Whether and how CHWs are remunerated also has important implications for programmatic sustainability in terms of how programmes motivate CHWs and ensure CHW accountability and performance. “Arguments for community support of CHWs are that it fosters community participation in the health of their community and gives the community a feeling of responsibility over meeting their own health needs” (page 519). Haines et al. (2007) review of financial incentives and remuneration for CHWs suggests there are few examples of CHW programmes that are sustained solely by community financing. “Even non-governmental organizations tend to find ways of financially rewarding their community workers…Even when the workload is light and can be fulfilled on a part-time basis, the costs entailed by lost economic opportunities may be too high” (page 2127). There are fewer examples that describe volunteers who receive financial incentives such as the BRAC Shebika approach. Costing and cost-effectiveness of CHWs Despite general agreement that CHWs play a potentially important role in the provision of basic health services, there is surprisingly little data on their costeffectiveness. One reason for this is the challenge of examining CHWs in traditional economic analyses. Non-financial values such as volunteerism and sense of duty or social pressure are not easily reflected in conventional forms of economic analysis (Walker and Jan 2005). The data on cost-effectiveness that does exist suggests that CHWs can provide services in a cost-effective manner (e.g., primary healthcare provision in Kenya). CHWs were found to improve immunization coverage because houses were chosen with better precision and vaccination days were selected to suit parents, thus improving uptake. Several studies suggest it is more cost-effective to use CHWs than government programmes in the provision of TB care. A BRAC study in Bangladesh found that the cost of BRAC CHWs was US$64 per patient cured versus US$96 for the government programme (Hadi 2003). The economic costing approach of CHW programmes raises two main issues: whether the cost savings from using a CHW approach is simply shifting costs from the health sector to the community; and whether the cost of volunteer labour is calculated as a ‘shadow’ price that reflects prevailing wage rates. Traditional approaches to economic evaluation usually treat volunteer and paid labour interchangeably. “The problem with this approach is that notions of “volunteerism” may be tied in with other institutional characteristics such as social capital and trust” (page 227). An additional challenge is measuring time forgone in order to provide informal care. The economic evaluations of CHWs that have been carried out tend to focus on very narrow outcomes (e.g., vaccinations administered or patients treated) which may neglect key community-based elements of the programme (Haines et al. 2007).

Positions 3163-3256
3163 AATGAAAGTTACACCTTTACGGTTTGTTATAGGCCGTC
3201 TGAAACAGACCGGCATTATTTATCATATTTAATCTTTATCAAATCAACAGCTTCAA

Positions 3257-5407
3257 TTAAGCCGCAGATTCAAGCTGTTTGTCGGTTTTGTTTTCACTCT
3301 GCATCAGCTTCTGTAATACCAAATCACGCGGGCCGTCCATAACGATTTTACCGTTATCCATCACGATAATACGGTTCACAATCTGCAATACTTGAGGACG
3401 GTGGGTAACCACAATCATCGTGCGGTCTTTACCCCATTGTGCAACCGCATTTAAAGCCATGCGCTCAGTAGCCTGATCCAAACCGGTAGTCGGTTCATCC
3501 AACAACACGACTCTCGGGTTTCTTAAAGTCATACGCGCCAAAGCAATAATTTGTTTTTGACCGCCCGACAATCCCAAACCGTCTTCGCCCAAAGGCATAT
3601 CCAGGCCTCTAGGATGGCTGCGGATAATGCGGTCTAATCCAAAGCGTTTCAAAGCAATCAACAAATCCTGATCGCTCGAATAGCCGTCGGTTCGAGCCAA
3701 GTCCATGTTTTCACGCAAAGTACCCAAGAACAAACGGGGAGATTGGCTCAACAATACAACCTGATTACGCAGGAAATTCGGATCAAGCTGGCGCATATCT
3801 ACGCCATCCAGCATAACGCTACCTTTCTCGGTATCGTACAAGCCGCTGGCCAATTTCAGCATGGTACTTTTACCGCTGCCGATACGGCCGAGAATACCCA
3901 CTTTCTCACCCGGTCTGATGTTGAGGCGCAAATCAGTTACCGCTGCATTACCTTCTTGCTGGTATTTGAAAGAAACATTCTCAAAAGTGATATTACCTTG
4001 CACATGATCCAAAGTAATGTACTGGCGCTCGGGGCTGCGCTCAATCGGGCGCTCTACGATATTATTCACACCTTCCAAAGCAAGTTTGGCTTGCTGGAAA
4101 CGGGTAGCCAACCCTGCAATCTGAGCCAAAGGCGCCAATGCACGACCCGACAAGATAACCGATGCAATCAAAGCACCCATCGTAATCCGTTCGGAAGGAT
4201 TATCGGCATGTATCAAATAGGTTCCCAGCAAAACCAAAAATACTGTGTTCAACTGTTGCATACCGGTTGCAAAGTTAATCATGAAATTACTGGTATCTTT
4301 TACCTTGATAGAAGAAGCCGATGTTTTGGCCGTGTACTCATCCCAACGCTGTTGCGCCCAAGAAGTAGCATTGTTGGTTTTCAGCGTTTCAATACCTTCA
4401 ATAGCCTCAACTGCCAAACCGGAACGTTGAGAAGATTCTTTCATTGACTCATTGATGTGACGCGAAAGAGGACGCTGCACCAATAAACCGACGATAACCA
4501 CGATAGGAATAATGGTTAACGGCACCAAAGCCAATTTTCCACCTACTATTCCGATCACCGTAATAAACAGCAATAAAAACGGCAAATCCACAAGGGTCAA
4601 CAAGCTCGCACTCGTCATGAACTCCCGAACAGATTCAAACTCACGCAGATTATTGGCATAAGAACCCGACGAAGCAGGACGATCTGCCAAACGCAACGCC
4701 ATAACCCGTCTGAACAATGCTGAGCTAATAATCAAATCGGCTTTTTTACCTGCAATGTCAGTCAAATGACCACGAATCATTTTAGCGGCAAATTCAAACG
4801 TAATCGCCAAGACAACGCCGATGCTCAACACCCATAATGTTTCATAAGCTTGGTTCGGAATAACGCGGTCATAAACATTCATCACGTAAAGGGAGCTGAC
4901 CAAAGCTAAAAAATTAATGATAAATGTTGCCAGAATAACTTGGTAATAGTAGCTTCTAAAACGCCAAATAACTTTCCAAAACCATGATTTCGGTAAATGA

DESCRIPTION OF BRAC AND BRAC’S HEALTH PROGRAMME Background on BRAC BRAC began in 1972 as a small relief and rehabilitation project in response to the post-war challenges facing Bangladesh. Since then it has expanded its efforts toward integrated sustainable development and poverty alleviation and is currently one of the largest NGOs in the world. In Bangladesh, BRAC serves 110 million people across 70,000 villages and 2,000 urban slums in each of the 64 districts of Bangladesh. It operates using 117,000 staff and 80,000 community health volunteers (CHV) in 4,500 offices (BRAC 2009). BRAC, through its international programmes, has been expanding its efforts in some of the neediest countries in the world, with a particular focus on post-conflict settings. In 2002 it started in Afghanistan, its first programme outside Bangladesh. Since then, it has developed programmes in Sri Lanka, Tanzania, Pakistan, Liberia, Uganda, Southern Sudan, and Sierra Leone. BRAC‘s overall approach and philosophy is one of integrated development to achieve sustainable poverty reduction through education, health, water and sanitation, and microfinance interventions. In addition to its multifaceted development approach, BRAC emphasizes the organizational development of the poor and capacity building at a national scale. BRAC has several core programmes: 1) Economic Development Programme (EDP); 2) BRAC Education Programme (BEP); 3) BRAC Health Programme (BHP); 4) Social Development, Human Rights and Legal Services; and 5) Disaster Management, Environment, and Climate Change. The BRAC development programme improves the livelihood of the poor and has organized 7.2 million poor people into 254,673 VOs to foster economic opportunities with microfinance services. VO-based credit schemes offer communities a range of loan products including general loans (for any profitable income generating activity) and programme loans (e.g., poultry or fisheries where BRAC provides technical assistance and training in addition to the loan). BRAC’s microfinance is selfsustaining and generates a surplus for the organization. BRAC’s microfinance programme uses a ‘credit ladder’ approach that addresses the extreme poor, moderately poor, and vulnerable non-poor. BRAC emphasizes poverty reduction through targeting the ultra poor who are often neglected by other programmes and development interventions. In this regard, in 2002 BRAC initiated the Challenging the Frontiers of Poverty Reduction – Targeting the Ultra Poor (CFPR-TUP) programme 11